Making Birth Family Visits Successful for Your Foster Child
Birth family visits are important for children in foster care. They allow family connections to stay strong. They can reassure both children and adults that the people they care about are still part of their lives even if they aren’t living together. Children and youth in foster care who have regular contact with their birth families have fewer fantasies about the families they have been separated from and may be better able to understand that they can care for both birth and foster families.
At the same time, birth family visits can be a source of stress. Birth parents may feel that a scheduled visit is a test of their ability to care for their child. Foster children may worry about their birth families and feel guilty about the things available to them in their foster home. Foster parents may worry about how their foster child will handle the pressure of a birth family visit and if the experience will make it harder for their child to thrive in their foster family.
As a foster parent, there are things you can do to help make these visits easier. Begin with the understanding that although your foster son or daughter may not be able to talk about it, he or she may struggle with feelings of being caught between two families. These feelings may get worse before or after birth family contact. You can gently acknowledge these feeling by telling your foster child that you know it can be hard for him or her to go back and forth between families.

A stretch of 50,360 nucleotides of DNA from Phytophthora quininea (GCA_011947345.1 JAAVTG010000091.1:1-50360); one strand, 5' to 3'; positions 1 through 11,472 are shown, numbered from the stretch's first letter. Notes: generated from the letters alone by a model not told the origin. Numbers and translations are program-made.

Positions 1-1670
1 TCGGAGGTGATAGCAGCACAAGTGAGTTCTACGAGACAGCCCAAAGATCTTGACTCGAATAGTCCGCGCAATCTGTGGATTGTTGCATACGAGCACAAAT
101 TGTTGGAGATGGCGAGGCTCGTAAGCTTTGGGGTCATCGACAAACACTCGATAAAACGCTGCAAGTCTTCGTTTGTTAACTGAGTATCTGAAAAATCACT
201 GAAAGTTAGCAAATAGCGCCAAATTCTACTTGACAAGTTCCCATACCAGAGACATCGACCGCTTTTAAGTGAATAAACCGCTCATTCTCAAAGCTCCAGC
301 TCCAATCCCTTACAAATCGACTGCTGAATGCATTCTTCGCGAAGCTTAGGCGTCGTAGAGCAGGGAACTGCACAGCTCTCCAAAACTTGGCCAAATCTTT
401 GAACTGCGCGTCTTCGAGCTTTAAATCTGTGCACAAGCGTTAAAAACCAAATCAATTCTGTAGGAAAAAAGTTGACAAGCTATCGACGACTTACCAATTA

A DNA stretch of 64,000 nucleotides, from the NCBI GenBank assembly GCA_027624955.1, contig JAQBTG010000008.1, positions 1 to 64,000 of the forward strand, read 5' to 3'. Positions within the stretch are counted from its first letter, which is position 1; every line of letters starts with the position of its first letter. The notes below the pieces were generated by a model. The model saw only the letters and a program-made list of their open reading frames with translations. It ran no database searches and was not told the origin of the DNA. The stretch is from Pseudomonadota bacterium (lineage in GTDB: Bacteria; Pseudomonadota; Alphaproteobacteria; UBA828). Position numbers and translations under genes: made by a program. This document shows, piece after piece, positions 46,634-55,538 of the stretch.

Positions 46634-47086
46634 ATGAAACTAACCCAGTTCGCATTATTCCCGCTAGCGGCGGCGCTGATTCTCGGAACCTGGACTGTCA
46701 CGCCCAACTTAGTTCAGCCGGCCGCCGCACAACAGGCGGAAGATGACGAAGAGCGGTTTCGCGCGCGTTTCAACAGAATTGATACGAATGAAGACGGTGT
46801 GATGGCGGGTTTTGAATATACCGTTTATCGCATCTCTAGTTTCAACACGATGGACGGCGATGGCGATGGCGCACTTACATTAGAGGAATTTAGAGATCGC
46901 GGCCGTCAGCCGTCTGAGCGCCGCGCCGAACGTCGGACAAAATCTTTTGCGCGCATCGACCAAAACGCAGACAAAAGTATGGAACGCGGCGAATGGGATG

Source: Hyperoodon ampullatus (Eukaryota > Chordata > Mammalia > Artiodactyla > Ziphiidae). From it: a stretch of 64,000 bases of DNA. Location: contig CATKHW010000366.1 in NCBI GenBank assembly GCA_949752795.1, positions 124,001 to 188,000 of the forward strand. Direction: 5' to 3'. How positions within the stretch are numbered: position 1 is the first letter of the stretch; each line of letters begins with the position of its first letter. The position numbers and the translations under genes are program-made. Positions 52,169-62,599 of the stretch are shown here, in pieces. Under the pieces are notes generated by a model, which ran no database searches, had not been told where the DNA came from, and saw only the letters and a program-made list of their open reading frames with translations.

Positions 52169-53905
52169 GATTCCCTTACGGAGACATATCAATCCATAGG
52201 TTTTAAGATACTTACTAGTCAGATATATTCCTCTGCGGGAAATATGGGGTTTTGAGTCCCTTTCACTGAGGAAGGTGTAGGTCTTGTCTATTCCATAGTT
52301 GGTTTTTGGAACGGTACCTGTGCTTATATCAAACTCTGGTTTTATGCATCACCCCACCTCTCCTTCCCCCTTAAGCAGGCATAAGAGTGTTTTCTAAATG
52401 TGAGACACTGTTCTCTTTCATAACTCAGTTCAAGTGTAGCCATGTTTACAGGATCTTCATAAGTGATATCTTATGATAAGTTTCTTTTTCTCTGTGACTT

Also, be openly supportive of the birth family contact. Let your foster child know you are glad he or she is going to spend time with birth family. Help your foster child prepare for the visit and send him or her off with your encouragement. Let them know what will be happening in your home after their return.
Some kids need a quiet transition time after returning from a birth family visit. They may need to “chill” in their room and rejoin the family after some time has passed. Others may want to fill you in on the details of their visit right away. Ask older kids directly what is helpful for them.
In any case, give them some time to unwind and understand that feelings and thoughts about their birth families are never far away. Your ongoing respect of their birth family connections is one of the many things you can do to make birth family contact a positive experience for everyone involved.